Children And COVID Masks: Send Us A Postcard Which cute and cool masks do your kids like best? How are they expressing themselves with their mask choices? Send us a postcard, or a story or a photo.

Show And Tell: How Are Your Kids Getting Creative With Masks?

Justin Paget/Getty Images
A young girl looks in the mirror as she puts on a colorful mask.
Justin Paget/Getty Images

There are a lot of questions around masking kids at school. Which masks will keep my kids safe? What if my kids mask up but the adults don't?

It can be a very scary world for parents to navigate, given the rise in the delta variant, breakthrough cases and concerns about developmental delays from wearing masks. For kids, masks can be a disturbing visual reminder every day that they're living in a global pandemic.

But, I'd like to take a break from all the scary and upsetting news for just a moment to focus on a cool aspect that has come from all of this ... mask expression. It can be hard enough trying to get your little kids to wear a mask properly, but then what happens when they want to wear THIS mask, but not THAT mask.

And so, the design world has stepped forth with a slew of cute and cool masks for kids. Masks like this one that turns your face into your favorite character, or ones like this that allow you to say what you want, or like these that turn into wristlets your kids can wear to school.

Obviously, not everyone can afford a name-brand mask, and of course the brand doesn't mean it's safer, by any means. But as a parent, I've seen lots of clever designs and ideas out there that make mask-wearing just a bit more bearable.

And I'm wondering how other parents and caregivers are handling this.

And so, here at NPR Ed, we'd love to hear from you, parents and caregivers, in either of two ways:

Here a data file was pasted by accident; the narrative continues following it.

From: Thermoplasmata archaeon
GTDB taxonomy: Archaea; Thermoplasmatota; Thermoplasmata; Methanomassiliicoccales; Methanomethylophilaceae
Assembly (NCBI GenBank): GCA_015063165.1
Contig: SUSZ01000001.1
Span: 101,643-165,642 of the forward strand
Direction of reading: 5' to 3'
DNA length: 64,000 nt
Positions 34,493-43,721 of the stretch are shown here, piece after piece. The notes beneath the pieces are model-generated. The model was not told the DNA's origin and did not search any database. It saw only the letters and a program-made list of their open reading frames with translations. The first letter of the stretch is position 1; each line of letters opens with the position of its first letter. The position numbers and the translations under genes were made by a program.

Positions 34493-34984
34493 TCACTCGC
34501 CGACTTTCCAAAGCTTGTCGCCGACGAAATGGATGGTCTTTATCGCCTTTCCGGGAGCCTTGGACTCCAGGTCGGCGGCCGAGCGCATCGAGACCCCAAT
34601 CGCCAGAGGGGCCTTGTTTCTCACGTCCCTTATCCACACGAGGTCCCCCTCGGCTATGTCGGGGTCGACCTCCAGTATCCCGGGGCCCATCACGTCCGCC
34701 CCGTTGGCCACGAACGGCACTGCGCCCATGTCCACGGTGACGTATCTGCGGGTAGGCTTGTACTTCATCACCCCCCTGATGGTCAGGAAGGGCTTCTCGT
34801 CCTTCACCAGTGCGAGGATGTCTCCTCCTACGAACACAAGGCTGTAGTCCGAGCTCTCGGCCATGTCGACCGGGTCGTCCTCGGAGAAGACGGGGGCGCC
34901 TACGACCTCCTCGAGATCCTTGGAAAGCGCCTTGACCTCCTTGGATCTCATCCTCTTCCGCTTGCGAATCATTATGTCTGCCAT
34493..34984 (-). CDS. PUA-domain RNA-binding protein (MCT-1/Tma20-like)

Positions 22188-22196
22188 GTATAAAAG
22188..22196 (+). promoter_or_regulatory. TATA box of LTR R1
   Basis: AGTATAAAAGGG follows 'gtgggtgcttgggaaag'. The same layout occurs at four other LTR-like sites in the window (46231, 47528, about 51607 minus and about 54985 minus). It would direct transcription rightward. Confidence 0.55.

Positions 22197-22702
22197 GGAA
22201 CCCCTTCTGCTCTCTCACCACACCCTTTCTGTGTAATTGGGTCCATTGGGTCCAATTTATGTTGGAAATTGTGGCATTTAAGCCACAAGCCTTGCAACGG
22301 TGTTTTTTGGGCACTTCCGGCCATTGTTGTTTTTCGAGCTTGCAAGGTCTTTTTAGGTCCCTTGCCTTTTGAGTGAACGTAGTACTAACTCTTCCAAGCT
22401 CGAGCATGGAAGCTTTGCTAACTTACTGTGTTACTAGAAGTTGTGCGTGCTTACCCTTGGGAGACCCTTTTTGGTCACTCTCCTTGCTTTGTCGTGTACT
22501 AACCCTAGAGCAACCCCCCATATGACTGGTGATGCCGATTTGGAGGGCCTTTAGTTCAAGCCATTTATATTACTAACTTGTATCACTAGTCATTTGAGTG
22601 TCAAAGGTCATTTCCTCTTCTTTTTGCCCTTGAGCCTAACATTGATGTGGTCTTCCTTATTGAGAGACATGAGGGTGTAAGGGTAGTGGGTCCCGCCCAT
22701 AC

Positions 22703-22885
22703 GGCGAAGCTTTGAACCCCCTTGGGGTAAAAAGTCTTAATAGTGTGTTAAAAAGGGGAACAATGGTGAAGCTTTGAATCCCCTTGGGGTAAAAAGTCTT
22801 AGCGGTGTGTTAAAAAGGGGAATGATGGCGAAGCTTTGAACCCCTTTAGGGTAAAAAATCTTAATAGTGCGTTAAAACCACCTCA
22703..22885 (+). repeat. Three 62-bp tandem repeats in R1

• We've asked you before to send us postcards made by your children or students about life in the pandemic. So, this time, ask them to draw, paint, sketch us a postcard about masks — their masks, their friends' masks, masks in schools, whatever. And, then, on the back, have them write us a little postcard note (or if they're too little, adults can help): "Dear NPR ..." that explains their picture.
  • Or, send us your own story, or a photo, or both, about how you've dealt with this.  What workarounds have you found? A homemade PAW Patrol variation? Or a storebought mask that bedazzled? Or just an anecdote or image that brought this all home for you.

We look forward to hearing from you, and we'll publish some of your comments and images, along with postcards from children.

Here's how to get in touch:

Postcards: Take a photo of the front and the back of your child's postcard and — as their parent or guardian — email them to us, at and put "Masks" in the subject line

Include your child's first name and the town or city and state where you live. (Please note: by sending in your child's postcard, you grant NPR a non-exclusive, perpetual, irrevocable, universal license to use, publish, or display the postcard on or on NPR's social media channels)

Or, drop us an email line with your own story or images at Put "masks" in the subject line.